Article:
call home, only to learn that I’d been rejected from the 27 medical schools
where I had applied. Maybe I’d focused too much on American literature
during college; maybe I hadn’t appeared scientific enough.
Somehow, my mother spun the grim facts into an opportunity: “Now is your
chance to really dream. What would you do if you could do anything?” she
asked over miles of telephone wire. “I want to write books that people will
read and re-read,” I said. I was really thinking, “I would be a doctor.”
It was time to get my first “serious job”: at the University of Maryland
doing bench work in a windowless lab that I secretly called “The Dungeon.”
Under the direction of my principal investigator, I performed lab
techniques — measuring the micrometers traveled by proteins separated by a
gel, all the while feeling as if I were measuring the minutes of my own life
. During the downtime, as we waited for reagents to boil or timers to go off
, I was busy writing. Soon, the principal investigator gave up asking me
about medical school and instead just asked about my novel, which I took as
a sign of double failure. After all, I’d sent out even more query letters
to literary agents than applications to medical school. None of the agents
were interested in reading my manuscript, much less representing me. It
seemed possible that I could spend my life writing words that no one would
read and pursuing a profession that no one wanted me to enter.
Six months later, on a cold January day, I got on a plane for the island of
Grenada to start at St. George’s University, an off-shore medical school
that dared to let me in, and — equally astonishing — that I had dared to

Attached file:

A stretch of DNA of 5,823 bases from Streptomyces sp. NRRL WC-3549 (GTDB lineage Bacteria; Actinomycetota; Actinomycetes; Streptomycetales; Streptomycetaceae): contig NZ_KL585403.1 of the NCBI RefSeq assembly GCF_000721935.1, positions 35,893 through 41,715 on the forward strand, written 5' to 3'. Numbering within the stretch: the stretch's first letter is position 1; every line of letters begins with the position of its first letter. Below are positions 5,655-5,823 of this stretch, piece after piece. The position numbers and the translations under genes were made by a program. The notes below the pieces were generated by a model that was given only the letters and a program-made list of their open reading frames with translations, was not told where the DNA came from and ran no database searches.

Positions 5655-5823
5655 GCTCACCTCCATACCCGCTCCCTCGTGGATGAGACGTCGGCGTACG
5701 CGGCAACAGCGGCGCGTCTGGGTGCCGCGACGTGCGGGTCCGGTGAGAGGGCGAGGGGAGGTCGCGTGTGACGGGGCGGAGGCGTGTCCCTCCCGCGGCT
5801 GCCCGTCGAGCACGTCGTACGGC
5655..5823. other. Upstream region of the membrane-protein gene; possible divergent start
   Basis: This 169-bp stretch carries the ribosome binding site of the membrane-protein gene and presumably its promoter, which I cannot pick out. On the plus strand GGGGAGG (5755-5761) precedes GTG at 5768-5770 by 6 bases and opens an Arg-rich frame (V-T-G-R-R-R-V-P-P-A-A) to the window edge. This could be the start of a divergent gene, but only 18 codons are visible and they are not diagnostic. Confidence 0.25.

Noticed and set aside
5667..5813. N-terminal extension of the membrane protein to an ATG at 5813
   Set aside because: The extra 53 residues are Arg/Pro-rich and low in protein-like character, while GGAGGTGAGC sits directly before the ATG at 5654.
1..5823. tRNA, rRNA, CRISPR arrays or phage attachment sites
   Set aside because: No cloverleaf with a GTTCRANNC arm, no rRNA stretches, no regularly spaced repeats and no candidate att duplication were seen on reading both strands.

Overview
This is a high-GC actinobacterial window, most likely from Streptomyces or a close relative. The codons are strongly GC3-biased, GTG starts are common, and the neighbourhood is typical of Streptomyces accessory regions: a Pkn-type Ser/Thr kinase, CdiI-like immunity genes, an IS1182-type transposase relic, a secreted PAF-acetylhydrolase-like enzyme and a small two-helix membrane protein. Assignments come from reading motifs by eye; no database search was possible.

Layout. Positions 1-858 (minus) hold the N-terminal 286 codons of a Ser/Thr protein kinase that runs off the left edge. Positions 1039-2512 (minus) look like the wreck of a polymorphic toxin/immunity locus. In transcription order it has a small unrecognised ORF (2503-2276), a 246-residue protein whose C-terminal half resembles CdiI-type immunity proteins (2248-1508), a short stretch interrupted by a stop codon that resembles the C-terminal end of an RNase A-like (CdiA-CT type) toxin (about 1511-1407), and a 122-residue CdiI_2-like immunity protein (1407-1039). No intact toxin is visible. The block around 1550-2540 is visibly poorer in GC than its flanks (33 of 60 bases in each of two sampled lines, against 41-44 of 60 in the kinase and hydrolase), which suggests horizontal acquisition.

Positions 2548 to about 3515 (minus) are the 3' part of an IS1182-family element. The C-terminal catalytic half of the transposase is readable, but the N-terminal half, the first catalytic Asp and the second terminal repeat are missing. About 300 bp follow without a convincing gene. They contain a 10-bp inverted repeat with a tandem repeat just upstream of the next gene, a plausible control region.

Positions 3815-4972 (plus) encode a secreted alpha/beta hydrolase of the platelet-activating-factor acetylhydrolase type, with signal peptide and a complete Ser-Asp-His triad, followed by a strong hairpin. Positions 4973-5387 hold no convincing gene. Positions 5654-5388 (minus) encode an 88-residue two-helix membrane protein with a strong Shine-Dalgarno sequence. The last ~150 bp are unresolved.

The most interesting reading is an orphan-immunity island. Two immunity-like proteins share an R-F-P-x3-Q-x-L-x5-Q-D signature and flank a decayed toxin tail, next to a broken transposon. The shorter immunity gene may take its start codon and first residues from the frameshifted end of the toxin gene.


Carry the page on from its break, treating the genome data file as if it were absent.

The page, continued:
attend. Life in a developing world country was a time of discovery, the most
important one: that I was smart, something I’d been doubting in the months
since I received my undergraduate degree. At St. George’s, I got the idea
for a new book, which I finished before graduation. During my family
practice residency in Pittsburgh, I rewrote the novel — and then rewrote it
again once I got out in private practice. The year that my son was born,
The Diagnosis of Love, was picked up for publication.
These years in the hospital have taught me that writing and medicine are not
so very different. Every day, patients privilege me with rambling stories,
which I sift through for the important points, constrained by my job to
sacrifice the details I love for the ones that really matter to the story of
their condition. I’m honored to be the necessary ghost editor for their
It has been a journey of revisions — both in my own stories and in my
personal expectations: I never planned on leaving the country to become a
doctor, but it did give me something to write about. And in the medical
profession, as in writing, revisions of thought and ideas never end. Each
day, choices are made: What outdated concepts can I let go of; what can I
keep? Medicine is about refinement of an elusive ideal; in writing, there
is always another draft.
I have become what I wanted to be when I grew up, but I am still becoming.